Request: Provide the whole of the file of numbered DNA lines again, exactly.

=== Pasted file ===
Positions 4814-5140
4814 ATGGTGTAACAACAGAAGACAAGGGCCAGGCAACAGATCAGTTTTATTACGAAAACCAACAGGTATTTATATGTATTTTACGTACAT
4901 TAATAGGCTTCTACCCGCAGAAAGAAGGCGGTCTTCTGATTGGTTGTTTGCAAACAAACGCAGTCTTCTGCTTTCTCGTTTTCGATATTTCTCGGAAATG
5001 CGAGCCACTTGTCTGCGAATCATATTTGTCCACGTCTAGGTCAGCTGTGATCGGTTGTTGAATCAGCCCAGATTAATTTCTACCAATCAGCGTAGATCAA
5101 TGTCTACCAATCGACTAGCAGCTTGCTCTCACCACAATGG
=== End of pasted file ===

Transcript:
Positions 4814-5140
4814 ATGGTGTAACAACAGAAGACAAGGGCCAGGCAACAGATCAGTTTTATTACGAAAACCAACAGGTATTTATATGTATTTTACGTACAT
4901 TAATAGGCTTCTACCCGCAGAAAGAAGGCGGTCTTCTGATTGGTTGTTTGCAAACAAACGCAGTCTTCTGCTTTCTCGTTTTCGATATTTCTCGGAAATG
5001 CGAGCCACTTGTCTGCGAATCATATTTGTCCACGTCTAGGTCAGCTGTGATCGGTTGTTGAATCAGCCCAGATTAATTTCTACCAATCAGCGTAGATCAA
5101 TGTCTACCAATCGACTAGCAGCTTGCTCTCACCACAATGG